But some mental-health advocates, including those who consult with the NYPD on their mental-health training, said a mental-health professional could have helped de-escalate the situation. One medic testified during the trial that his partner had started a dialogue and calmed Ms. Danner before Sgt. Barry and other officers rushed into her bedroom.

“If a trained professional had been on the scene, Deborah Danner would be alive today.” said Carla Rabinowitz, advocacy coordinator of Community Access, a New York City organization that advocates for the mentally ill.

NYPD Commissioner James O’Neill has said the department “failed” in its response to Ms. Danner. In March of 2016, seven months before the Danner incident, the NYPD launched its own program with officers and mental-health professionals. The department gathers tips from clinics and shelters about people exhibiting violent signs and sends a team of two officers and a clinician to help them before they are in a crisis, said Susan Herman, deputy commissioner of collaborative policing.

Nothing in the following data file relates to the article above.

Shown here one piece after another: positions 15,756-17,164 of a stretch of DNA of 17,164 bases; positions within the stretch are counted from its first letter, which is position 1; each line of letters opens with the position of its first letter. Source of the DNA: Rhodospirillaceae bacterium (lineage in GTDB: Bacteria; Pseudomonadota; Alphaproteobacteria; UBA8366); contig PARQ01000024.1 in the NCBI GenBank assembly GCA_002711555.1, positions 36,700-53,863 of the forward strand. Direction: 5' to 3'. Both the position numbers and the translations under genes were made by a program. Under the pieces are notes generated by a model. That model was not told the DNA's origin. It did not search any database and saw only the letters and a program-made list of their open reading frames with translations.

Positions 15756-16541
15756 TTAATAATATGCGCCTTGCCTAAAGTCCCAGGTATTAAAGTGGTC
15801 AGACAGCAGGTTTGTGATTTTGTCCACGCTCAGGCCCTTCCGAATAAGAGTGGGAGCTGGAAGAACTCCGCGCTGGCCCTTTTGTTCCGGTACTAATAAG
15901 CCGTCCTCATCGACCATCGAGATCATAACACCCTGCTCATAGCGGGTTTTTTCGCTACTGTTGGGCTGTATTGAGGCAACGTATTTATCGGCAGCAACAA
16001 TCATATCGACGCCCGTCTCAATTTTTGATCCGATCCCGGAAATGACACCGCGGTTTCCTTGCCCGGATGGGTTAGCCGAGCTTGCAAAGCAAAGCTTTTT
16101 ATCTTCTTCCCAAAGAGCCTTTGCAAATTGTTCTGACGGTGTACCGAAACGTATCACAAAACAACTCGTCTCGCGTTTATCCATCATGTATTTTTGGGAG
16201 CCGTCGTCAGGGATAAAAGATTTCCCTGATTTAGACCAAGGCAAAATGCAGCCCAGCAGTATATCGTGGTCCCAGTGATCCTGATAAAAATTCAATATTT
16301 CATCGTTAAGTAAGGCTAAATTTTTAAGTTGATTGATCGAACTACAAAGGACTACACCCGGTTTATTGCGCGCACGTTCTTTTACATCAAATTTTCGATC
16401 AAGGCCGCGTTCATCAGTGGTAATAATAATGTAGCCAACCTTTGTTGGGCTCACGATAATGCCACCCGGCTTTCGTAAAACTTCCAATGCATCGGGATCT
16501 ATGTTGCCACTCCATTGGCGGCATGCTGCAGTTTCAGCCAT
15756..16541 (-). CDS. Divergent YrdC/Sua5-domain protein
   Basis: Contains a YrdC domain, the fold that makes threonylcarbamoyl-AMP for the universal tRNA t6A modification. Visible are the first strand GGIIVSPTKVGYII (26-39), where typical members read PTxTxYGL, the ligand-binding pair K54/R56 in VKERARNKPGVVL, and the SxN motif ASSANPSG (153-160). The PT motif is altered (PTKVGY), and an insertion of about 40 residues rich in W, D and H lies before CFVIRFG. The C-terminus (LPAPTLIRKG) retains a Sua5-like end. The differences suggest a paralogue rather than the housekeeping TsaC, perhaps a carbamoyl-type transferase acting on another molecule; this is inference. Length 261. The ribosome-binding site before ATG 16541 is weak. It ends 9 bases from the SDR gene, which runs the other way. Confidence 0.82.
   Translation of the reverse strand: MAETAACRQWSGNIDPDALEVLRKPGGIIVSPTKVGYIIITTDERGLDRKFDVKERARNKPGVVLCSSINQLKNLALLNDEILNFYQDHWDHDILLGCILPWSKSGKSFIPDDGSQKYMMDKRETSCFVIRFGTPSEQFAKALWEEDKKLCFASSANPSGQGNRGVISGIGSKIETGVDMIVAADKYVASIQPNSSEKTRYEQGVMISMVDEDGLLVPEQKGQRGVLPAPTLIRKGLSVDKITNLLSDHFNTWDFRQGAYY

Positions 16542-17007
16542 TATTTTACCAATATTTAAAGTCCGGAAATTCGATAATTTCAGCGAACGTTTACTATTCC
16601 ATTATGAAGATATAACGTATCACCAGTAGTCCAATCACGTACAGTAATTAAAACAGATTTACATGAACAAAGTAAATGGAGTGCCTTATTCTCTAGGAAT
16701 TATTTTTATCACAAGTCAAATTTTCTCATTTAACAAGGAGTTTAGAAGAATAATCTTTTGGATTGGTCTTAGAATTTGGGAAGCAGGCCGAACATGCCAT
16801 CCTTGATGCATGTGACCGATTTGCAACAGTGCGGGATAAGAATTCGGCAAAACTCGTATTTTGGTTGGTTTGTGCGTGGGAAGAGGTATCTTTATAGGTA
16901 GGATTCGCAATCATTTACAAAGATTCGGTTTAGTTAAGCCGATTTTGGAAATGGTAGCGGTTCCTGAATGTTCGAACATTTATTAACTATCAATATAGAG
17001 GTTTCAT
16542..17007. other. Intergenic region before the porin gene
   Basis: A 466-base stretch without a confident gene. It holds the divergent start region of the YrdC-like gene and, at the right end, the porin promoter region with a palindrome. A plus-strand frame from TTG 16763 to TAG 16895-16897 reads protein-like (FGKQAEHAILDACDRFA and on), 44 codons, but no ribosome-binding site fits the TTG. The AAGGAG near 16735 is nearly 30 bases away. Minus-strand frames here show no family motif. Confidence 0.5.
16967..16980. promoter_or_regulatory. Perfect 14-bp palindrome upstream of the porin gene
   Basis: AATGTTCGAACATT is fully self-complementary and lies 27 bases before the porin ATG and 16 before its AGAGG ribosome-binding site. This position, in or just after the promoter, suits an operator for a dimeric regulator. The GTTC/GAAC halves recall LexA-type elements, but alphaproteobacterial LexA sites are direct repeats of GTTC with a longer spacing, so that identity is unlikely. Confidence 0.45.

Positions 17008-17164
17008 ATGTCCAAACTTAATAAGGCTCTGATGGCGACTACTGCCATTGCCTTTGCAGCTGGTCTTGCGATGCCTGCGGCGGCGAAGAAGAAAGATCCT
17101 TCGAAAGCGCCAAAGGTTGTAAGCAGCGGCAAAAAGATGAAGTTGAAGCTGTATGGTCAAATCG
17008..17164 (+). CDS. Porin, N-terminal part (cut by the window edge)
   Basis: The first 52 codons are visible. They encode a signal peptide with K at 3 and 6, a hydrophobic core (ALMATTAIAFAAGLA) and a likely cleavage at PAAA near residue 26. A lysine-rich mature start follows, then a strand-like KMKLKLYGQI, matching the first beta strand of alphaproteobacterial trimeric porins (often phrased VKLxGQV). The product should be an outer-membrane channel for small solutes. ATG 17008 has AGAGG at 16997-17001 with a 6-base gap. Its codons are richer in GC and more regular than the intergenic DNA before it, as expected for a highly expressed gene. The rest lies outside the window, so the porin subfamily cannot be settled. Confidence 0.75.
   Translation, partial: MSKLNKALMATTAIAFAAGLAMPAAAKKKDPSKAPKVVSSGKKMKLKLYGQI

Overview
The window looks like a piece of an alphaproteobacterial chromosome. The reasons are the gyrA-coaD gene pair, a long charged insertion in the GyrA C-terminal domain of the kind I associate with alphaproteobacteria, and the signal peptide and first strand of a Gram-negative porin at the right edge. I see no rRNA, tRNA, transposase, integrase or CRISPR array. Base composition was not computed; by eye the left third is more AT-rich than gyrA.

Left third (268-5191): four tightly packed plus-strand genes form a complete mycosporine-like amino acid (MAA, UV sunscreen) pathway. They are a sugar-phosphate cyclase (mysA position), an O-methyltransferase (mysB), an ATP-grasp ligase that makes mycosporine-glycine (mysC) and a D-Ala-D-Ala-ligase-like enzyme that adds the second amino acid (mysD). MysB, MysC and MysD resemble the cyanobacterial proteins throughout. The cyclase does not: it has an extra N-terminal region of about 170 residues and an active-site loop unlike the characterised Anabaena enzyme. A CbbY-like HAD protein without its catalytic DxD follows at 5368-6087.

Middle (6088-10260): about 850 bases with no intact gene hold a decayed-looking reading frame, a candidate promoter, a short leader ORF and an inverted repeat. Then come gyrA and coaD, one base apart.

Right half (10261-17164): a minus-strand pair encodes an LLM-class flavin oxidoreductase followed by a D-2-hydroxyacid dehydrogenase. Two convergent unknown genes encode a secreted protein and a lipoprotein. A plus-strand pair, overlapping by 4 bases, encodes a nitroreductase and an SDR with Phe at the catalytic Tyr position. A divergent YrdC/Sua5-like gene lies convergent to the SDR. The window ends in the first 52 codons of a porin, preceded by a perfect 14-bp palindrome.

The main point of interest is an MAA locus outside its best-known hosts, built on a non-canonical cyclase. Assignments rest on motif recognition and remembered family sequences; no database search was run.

While Mr. O’Neill recently said he would like to see the teams respond directly to emergencies, the department has no concrete plans to do so yet. Clinicians have communication skills, but “they’re not necessarily experts at dealing with people who might be armed or have violent tendencies,” Ms. Herman said.

Other departments deploy teams directly to respond to 911 emergency calls. In Salt Lake City, Detective Landvatter said he would clear a scene before Ms. Waters, the therapist, started a dialogue with the subject. In the last two years, Salt Lake City paired detectives with therapists, the LAPD increased the number of their teams from eight to 17 after pressure from the community and Houston expanded from nine to 12 teams.

Funding for the teams come from a variety of sources, including police budgets and municipal health departments.